: The concept, known as "energy harvesting" (EH), is becoming more viable as technology firms bring products to market that can transform electromagnetic, thermal and mechanical energy sources into power that can be stored and used.
: "In the near future, EH technology will power an increasing number of consumer and industrial products that are untethered or need to become disconnected from electrical outlets," researchers with Navigant Energy said in a recent published report on the technology. Moreover, EH systems "offer an inexpensive and compact way to power portable electrical devices that in many cases rely heavily on batteries."
: According to Navigant, sales of such devices should roughly double over the next seven years, from less than 10 million units sold this year to an estimated 18.7 million units by 2020. Revenues generated by the development and deployment of energy harvesting devices should grow from $268 million in 2013 to $375 million by 2020, the report states.
: Products and applications that are already seeing adoption of EH technologies include mobile phones, portable computers and motor vehicle electric systems. Those markets are expected to grow over the coming years, according to researchers. But EH technology can also be scaled to support much larger systems such as building lighting, medical devices and equipment, and even satellites....
: Energy resources that allow for EH applications include electromagnetic radiation, solar and thermal energy, and mechanical energy, according to Navigant. The ambient energy stored in such resources undergoes a "transduction" process using photovoltaic, thermoelectric, piezoelectric or electrodynamic processes, allowing the energy to be turned into moving electrons and consumed.
They will be adding a bunch more to that list when exotic free energy modalities arrive on the scene, hopefully not too long from now.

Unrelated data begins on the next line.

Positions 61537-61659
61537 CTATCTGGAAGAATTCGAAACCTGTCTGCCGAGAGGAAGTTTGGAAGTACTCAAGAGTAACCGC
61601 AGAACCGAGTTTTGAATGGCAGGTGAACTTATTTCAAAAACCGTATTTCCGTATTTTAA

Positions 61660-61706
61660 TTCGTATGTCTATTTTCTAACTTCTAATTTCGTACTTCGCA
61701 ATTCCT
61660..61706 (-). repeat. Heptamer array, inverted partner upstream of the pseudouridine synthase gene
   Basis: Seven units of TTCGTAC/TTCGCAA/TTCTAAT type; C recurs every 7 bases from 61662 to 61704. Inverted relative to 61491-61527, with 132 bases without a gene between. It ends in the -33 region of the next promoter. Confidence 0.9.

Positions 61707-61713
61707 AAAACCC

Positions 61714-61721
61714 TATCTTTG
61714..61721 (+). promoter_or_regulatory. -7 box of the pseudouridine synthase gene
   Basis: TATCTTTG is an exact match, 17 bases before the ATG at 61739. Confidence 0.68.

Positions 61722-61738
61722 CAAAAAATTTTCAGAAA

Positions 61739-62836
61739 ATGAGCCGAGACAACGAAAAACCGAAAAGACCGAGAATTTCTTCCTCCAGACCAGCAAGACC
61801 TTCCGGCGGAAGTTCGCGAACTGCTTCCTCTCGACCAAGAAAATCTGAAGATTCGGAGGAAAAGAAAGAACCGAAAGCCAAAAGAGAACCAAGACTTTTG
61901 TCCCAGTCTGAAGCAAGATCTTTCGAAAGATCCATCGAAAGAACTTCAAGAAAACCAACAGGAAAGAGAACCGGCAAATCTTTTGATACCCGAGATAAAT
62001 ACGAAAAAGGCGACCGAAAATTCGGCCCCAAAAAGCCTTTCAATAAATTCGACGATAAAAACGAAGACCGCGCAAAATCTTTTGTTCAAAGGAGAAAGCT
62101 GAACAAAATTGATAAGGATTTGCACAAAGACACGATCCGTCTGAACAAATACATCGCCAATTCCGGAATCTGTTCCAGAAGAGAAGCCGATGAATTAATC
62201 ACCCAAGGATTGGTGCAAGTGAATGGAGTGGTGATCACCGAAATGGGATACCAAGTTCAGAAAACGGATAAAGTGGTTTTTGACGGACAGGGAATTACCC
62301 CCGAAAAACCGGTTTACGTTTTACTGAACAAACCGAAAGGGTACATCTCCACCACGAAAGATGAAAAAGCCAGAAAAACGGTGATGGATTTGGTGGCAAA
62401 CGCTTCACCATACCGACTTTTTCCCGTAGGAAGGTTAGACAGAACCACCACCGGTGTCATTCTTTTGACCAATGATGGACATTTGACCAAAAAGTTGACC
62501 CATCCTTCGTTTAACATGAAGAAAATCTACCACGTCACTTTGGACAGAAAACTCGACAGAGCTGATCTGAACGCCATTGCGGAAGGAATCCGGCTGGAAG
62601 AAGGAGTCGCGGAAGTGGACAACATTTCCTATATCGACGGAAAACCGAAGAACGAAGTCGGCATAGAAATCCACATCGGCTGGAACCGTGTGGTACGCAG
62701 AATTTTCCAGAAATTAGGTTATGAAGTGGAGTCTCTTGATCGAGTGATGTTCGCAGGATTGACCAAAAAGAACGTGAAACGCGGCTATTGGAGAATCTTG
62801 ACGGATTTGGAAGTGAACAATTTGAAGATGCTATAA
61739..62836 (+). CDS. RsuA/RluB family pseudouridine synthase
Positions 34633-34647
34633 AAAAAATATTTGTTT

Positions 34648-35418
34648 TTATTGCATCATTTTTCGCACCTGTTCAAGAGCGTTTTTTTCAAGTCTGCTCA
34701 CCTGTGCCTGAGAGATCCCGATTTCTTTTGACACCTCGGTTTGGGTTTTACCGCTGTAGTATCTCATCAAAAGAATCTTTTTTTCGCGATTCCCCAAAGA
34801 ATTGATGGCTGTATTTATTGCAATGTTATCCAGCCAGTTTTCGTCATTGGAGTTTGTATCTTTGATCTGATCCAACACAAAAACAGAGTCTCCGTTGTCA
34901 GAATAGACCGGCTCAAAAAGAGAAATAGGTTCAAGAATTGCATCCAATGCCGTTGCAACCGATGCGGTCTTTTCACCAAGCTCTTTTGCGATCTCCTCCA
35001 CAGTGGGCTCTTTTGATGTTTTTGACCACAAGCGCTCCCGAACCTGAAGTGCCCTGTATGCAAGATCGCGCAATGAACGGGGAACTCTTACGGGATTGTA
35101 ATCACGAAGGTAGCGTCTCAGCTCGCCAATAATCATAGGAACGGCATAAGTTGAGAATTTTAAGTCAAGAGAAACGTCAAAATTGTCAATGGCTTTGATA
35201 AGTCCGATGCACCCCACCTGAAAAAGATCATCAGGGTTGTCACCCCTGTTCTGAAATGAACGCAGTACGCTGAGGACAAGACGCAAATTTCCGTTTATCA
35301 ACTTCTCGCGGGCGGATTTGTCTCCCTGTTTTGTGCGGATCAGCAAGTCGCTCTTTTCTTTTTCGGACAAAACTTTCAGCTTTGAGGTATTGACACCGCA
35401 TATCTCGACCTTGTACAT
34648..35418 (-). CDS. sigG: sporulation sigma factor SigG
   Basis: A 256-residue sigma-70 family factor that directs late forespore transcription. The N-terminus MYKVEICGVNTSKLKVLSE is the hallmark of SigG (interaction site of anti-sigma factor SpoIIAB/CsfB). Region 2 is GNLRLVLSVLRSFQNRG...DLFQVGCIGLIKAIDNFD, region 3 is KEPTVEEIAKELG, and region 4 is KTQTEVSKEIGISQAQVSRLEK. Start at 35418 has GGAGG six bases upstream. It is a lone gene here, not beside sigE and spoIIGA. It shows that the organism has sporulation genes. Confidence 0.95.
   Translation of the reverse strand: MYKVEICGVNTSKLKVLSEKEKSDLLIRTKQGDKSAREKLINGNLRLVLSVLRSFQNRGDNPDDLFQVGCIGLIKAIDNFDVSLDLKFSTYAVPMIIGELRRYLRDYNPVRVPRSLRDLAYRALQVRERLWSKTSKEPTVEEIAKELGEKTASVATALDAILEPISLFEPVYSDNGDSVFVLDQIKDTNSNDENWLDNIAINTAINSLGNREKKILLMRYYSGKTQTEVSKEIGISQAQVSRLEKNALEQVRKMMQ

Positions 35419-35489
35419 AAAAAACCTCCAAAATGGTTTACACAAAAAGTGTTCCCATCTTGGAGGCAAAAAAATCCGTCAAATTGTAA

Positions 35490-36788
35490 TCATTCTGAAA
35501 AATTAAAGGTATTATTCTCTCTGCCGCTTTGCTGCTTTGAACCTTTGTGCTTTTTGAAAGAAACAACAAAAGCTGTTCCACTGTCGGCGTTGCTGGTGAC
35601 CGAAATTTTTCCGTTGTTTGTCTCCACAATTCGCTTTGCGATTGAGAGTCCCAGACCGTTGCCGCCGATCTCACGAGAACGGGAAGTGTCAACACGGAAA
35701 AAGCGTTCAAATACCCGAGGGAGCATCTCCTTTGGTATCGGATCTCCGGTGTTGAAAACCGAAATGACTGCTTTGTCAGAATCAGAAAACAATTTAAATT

-- SilverThunder 01:04, 10 October 2013 (UTC)
The following ad just showed up on our site and caught my attention:
It linked to http://www.worldinitiative.net/aim--plan.html
I've not spend much time looking into it, but at first glance it seems like something that some of the young members of our audience might find interesting. It would be good to have representation from our sphere in their initiative.
Here is the text from their landing page from that ad:
: This is a call for pioneering, iron-willed young adults ages 17–19 to come together in an extraordinary initiative that aims to avert the looming global ecological and resource-related disaster.
: Our existing pro-environment endeavors do little more than rearrange the deckchairs on the Titanic. World Initiative intends to go the distance.
: This initiative has two phases. The first is a yearlong intensive program for young people training them to become global leaders expressly primed to tackle the planetary issues that plague our world. Augmenting this program are eminent professors and experts from around the world. Among other things, the young adults will undergo rigorous study of all pertinent aspects of the crisis. They will be coached in effective campaign strategies. They will undergo intensive permaculture course. They will go on an expedition to the Amazon basin and Andes, immersing themselves in diverse cultures. They will be trained by ex Special Forces instructors to build up inner strength and fortitude. They will become Trailblazers.
: During the second phase, the young adults will break up to task teams and develop an array of technological, logistical, economic, and political mitigation measures. Concurrently, they will reach out and enlist numerous NGOs, experts, and the public at large to flesh out those measures and have those task teams morph into becoming the seeds of a worldwide change.
: Do you have what it takes to become a trailblazer?
# You undergo an intensive, 12-month-long training program, studying a vast array of topics related to conservation and sustainability.
# Next, you become a member of a task team and formulate—at unprecedented clarity and detail—an array of mitigation measures on a planetary scale, enlisting many people along the way.
# Finally, these task teams become the seeds of change.
-- SilverThunder 00:44, 10 October 2013 (UTC)